39. J. Walter Christie
J. Walter Christie wasn’t a rich kid. Born in River Edge NJ in 1865, Christie worked at the Delamater Iron Works at age sixteen, and attended night school at Cooper Union. He learned enough engineering to earn a living designing steamships and early submarines. In the Spanish-American War, he patented a naval turret for the famous USS Maine warship.
Christie’s military designs provided enough capital to pursue his dream, building his own automobile company. To promote his ideas, Christie built racecars, as early as 1905, and entered them in the world’s premier races, including the French Grand Prix, the Vanderbilt Cup, and the Ormond (Daytona) beach races. Featuring outstanding American drivers, including George Robertson and Louis Chevrolet, Christie developed five generations of inventive racecars, including water-cooling. His transverse mounted front engine designs were the first true front wheel drive cars, featuring a crude differential to turn the drive wheels at different speeds when cornering. This was at a time when the mighty Benz still coupled the crank energy to a single rear wheel through a single-speed chain drive. Most modern automotive historians dismiss Christie as a quack, but his original ideas worked efficiently and reliably. Unfortunately, his automotive suspensions were crude, and he couldn’t seem to keep tires on his racecars.
Christie's sliding pillars suspension 1904
After the 1910 Ormond meet, Christie abandoned auto racing to pursue building fire engines with front wheel drive. This led to development of a four-wheel drive vehicle. In 1916, he sold a four wheel drive gun carriage to the US Army.
In 1923, Christie submitted his first tank design to the US Army Ordnance board. The proposal was rejected due to suspension deficiencies. He spent five years, and almost four hundred grand of his own cabbage developing the “helicoil suspension,” sloping armor to deflect anti-tank weapons, and trackless operation for extraordinary speeds on flat or paved terrain.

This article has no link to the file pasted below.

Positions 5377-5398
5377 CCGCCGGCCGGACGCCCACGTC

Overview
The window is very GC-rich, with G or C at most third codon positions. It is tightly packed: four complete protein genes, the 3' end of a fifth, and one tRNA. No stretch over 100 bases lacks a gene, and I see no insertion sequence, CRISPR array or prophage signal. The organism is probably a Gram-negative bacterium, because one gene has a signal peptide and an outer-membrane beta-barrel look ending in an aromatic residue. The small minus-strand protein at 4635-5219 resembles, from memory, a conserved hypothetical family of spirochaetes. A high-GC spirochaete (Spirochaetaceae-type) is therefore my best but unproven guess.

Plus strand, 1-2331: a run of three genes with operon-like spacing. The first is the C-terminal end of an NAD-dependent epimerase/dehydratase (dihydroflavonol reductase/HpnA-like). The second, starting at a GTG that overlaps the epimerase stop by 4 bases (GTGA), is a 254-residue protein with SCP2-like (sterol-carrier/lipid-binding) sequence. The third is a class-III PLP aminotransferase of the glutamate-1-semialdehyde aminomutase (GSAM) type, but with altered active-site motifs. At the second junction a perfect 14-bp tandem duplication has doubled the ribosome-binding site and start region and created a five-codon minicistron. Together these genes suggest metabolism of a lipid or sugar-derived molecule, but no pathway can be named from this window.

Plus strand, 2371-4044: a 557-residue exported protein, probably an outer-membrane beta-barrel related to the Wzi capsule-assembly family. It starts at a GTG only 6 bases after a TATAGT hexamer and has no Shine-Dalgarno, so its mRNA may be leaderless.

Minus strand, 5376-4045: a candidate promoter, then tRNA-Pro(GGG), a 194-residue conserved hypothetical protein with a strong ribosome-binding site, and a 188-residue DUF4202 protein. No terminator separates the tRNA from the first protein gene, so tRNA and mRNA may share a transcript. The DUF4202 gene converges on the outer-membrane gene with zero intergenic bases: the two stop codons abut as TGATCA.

Christie's "Flying Tank" c 1932
Although innovative, Christie’s designs were not what the (civilian controlled) Ordnance board wanted. The board envisioned tanks as support for conventional infantry, and placed emphasis on heavy armor. Christie continued to submit high speed, all-terrain offensive weapons. By 1929, Christie’s designs traveled 42 mph on tracks, and 69 mph on wheels. He eventually attracted support from some powerful military men, including Army Chief of Staff Gen Charles P Summerall, Cavalry Lt Col George S Patton, and a junior officer (who would become known as “Ike”) who wrote that Christie “was designing a model we thought had many advantages over those of the war vintage.”
The Army eventually purchased Christie’s M1928 prototype and his patent for coil-spring independent suspension, but there’s no record the government ever paid the bill. The War Secretary cancelled the deal because he felt Christie’s asking price was too high. Desperate for funding, in 1930, Christie evidently agreed to make a single M1928 for the Polish military, but he claimed he cancelled the deal and returned the Polish money. Later that year, he illegally accepted $60,000 from the Russians, and shipped two tanks to the commies, labeled as “farm tractors.”
Soviet T28 Tank
The M1928 became the prototype for the Soviet T34 Panzer busters, which halted the German Eastern front advance. General Giffard Le Quesne Martel and the British Morris Motors Group also copied Christie’s designs for the Cruiser Mk III (A13). The most famous campaign for the A13 was Gen Bernard Montgomery’s Libyan campaign battling the Italians and Germans, commanded by Field Marshal Erwin Rommel.
Ironically, while many of Christie’s innovations were
turning the tide of the European war, he was dying, on 11 January 1944 in